It would have been the easy thing for San Antonio Zoo to just throw up their hands and say you can take Lucky to a “Sanctuary”, it probably would have been the smart thing to do financially. However San Antonio Zoo has chosen to put the welfare of Lucky first and leave her where she is, and defend her against these animal rights extremists.

The general claim that ALDF is making is that the SA Zoo is “taking” i.e.: harming their elephant under the Endangered Species Act. Mind you the USDA, Association of Zoos and Aquariums and Zoological Association of America have all signed off on the zoo’s elephant care, but ALDF just thinks they know better.

Lucky the elephant is old for an Asian elephant, she is 55 years old, much older than she would be if she were in the wild. This elephant has lived a good long life and has a team of  seven full time keepers dedicated solely to her every need. Lucky also happens to be an elephant that prefers the company of her keepers to other elephants, in other words she is a loner that does not like other elephants. In the past other elephants have been aggressive toward Lucky and have even knocked her down. Yet ALDF wants this elephant who does not like other elephants, and perhaps even fears them to be sent to a “sanctuary” to live with other elephants.

According to the lawsuit the elephants enclosure is to small, there is inadequate shelter and the substrate of the exhibit is to hard. The thing that is hard to believe about that,is that lucky is 55 years old and has been at the zoo thriving for a very long time and is in relatively good health for her age. So the argument that her exhibit and care is somehow a “takings”i.e.: harming her, just does not hold water, simply because the elephant has thrived for this long at her current facility.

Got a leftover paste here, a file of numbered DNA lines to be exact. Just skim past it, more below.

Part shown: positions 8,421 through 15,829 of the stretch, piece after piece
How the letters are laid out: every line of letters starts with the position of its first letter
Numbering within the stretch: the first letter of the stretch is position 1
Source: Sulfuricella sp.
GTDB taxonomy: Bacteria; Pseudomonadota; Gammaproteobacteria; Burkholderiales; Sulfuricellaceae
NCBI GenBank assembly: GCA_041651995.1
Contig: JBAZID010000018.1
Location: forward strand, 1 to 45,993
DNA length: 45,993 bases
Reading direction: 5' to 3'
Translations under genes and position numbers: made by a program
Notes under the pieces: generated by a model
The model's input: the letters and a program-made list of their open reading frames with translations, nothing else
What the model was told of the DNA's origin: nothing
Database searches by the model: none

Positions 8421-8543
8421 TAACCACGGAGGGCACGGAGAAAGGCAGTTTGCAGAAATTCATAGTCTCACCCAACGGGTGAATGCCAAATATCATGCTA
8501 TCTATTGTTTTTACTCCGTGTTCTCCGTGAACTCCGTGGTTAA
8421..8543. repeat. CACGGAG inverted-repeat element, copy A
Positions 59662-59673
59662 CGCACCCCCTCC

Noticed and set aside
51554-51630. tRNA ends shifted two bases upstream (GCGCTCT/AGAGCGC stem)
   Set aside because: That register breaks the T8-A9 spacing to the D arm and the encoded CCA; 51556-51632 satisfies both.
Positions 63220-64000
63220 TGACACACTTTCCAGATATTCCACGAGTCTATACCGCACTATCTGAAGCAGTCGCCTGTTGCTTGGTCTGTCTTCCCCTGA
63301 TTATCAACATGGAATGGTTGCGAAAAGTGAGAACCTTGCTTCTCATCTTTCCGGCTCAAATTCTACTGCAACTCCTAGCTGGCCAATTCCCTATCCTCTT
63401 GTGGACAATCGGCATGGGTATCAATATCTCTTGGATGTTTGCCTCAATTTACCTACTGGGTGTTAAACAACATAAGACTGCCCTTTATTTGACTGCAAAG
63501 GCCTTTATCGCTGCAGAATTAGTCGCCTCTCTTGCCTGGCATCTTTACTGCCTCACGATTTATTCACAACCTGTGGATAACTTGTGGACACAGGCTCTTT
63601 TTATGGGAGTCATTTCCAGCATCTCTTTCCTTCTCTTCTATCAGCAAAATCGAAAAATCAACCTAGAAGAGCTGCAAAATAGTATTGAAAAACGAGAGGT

I will spare  you the waste of time reading through the legal filing, I did that part, you shouldn’t have to suffer the same fate. The ALDF is alleging that a few residents of the city have developed a relationship with this elephant by viewing her and that by having this relationship and deciding she is unhappy; that is causing them distress and thus they are suing. They were even bold enough to claim that the decision to visit and see the elephant or deciding not to see her because these residents don’t agree with the zoo has cause aesthetic, emotional, and recreational injuries on the plaintiffs. Yes you read that right, having to make a decision whether or not to visit the zoo to see this elephant is causing not one but three types of fictional injuries upon these vexatious litigants.

Make no mistake this lawsuit is not about Lucky or even the welfare of elephants in human care. This lawsuit is just another move by the animal rights industry to try and besmirch the reputation of zoos in the court of public opinion. Groups like the ALDF would rather live in a fantasy world where all elephants are safe in the wild, than live in the real world where zoological institutions are doing everything they can to save both Asian and African elephants from extinction.

San Antonio Zoo needs the support of the entire animal industry and the zoo going public as they stand up to the animal rights industry. The zoo is doing what is best for their elephant while ALDF is just using Lucky as a pawn in their political game of swaying public opinion away from zoos and toward the alleged utopia of a “sanctuary”.

I am supporting Lucky, her keepers, and the San Antonio Zoo, will you do the same?